Michael Mulgrew, Christine Quinn and Dominic Recchia toured schools in southern Brooklyn that were ravaged by Hurricane Sandy and discussed concerns they faced in the coming week. (Video below)

Elected officials and teachers union president Michael Mulgrew this afternoon expressed caution for the city’s ambitious plan to re-locate 40,000 students from dozens of storm-battered schools.

But no matter how daunting the project facing the city is, they said it should — and could — work, with their help.

“We will find ways, working together, to make it work,” Speaker Christine Quinn said. “There will be bumps in the road.”

“Shifting thousands of students to different schools two months into a school year is a massive undertaking,” Mulgrew said. “It’s never been done before.”

“It’s going to be tough, but it’s going to work,” he added.

Quinn and Mulgrew toured two schools scheduled to take in students on Wednesday for what could be an extended period of time. They visited New Dorp High School, which will get a thousand students from Staten Island’s I.S. 2 students, and Gravesend’s P.S. 212, set to take in about 600 students from P.S. 188.

Neither said they disagreed with any of the planning decisions so far made by the Bloomberg Administration. But Quinn said she had concerns about the Department of Education’s ability to execute on those plans.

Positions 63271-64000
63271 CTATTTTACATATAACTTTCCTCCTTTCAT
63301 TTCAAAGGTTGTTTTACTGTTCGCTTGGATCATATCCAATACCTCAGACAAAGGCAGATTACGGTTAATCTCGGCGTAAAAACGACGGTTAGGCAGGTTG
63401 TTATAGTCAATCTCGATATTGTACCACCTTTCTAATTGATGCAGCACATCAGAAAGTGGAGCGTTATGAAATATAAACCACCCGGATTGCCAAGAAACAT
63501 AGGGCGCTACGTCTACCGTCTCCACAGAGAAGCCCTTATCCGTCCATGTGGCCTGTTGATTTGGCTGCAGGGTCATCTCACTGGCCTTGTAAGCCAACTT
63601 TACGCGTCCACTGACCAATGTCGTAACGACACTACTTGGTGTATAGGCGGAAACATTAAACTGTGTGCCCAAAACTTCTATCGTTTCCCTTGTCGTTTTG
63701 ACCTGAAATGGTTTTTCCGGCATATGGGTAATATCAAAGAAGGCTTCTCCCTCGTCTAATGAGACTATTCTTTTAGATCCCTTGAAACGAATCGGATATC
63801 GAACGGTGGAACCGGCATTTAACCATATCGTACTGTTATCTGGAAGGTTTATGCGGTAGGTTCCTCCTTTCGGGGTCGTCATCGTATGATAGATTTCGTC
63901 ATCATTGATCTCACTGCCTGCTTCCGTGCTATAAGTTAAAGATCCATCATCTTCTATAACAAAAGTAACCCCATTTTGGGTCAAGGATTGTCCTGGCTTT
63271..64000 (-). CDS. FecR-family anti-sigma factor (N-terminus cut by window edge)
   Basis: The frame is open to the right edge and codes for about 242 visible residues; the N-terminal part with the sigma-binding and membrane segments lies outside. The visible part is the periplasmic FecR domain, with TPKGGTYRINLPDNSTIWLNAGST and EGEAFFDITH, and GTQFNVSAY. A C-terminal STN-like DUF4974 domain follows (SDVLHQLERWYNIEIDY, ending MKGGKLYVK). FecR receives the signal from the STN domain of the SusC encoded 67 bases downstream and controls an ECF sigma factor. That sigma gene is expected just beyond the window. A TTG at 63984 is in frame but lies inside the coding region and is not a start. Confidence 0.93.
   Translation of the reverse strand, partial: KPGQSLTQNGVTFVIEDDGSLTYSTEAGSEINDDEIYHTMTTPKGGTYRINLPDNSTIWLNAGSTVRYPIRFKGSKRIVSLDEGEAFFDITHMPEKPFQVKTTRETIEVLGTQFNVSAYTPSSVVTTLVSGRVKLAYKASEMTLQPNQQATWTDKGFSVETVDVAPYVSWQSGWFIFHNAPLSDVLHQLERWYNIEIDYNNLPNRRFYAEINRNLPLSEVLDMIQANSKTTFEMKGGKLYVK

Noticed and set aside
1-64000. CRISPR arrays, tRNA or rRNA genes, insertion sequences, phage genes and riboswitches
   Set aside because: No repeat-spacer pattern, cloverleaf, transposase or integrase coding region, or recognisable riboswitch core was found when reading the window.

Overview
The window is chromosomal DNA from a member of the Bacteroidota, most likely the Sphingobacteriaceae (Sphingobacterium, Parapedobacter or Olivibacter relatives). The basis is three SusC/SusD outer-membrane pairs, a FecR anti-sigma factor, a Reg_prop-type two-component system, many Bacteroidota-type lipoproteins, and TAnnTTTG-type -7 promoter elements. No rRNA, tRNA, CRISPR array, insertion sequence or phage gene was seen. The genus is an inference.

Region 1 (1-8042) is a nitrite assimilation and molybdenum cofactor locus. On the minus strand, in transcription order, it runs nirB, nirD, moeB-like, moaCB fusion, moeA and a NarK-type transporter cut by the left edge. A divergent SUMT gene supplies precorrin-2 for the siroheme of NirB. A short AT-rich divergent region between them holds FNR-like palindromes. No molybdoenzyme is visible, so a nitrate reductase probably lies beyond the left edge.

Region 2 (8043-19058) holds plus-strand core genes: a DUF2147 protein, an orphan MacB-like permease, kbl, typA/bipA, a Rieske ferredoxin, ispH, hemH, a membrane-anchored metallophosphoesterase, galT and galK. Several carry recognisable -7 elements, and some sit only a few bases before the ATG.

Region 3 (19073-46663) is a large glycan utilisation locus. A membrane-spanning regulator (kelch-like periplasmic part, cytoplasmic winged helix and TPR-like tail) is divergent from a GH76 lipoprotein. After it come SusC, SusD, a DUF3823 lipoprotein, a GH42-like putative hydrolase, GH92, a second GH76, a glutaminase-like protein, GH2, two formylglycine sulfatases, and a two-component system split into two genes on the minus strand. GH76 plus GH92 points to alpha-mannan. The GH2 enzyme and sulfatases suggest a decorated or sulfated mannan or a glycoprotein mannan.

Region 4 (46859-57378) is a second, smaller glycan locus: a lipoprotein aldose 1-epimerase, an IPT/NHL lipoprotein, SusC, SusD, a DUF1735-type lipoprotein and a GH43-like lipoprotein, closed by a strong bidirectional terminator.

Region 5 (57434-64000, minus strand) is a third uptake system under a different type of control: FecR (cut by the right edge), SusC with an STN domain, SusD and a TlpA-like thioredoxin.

“We have to make sure we work with DOE to make sure they’re as organized and thought everything through,” Quinn said.

Both raised a number of issues that they said could fall through the cracks if the city didn’t carefully monitor each step of its plan. Quinn said many of the schools may have lost all of their course material. Host schools served different ages and wouldn’t be able to easily accomodate for the instructional loss. She also said one concern host principals had was in sharing speech and occupational therapists for students who required supplemental services.

Mulgrew said that schools still had to grapple with the physical and emotional trauma that students had incurred during the storm and its aftermath.

“We need backpacks. They need notebooks,” Mulgrew said. “Some of their houses were destroyed. They don’t have these things anymore.”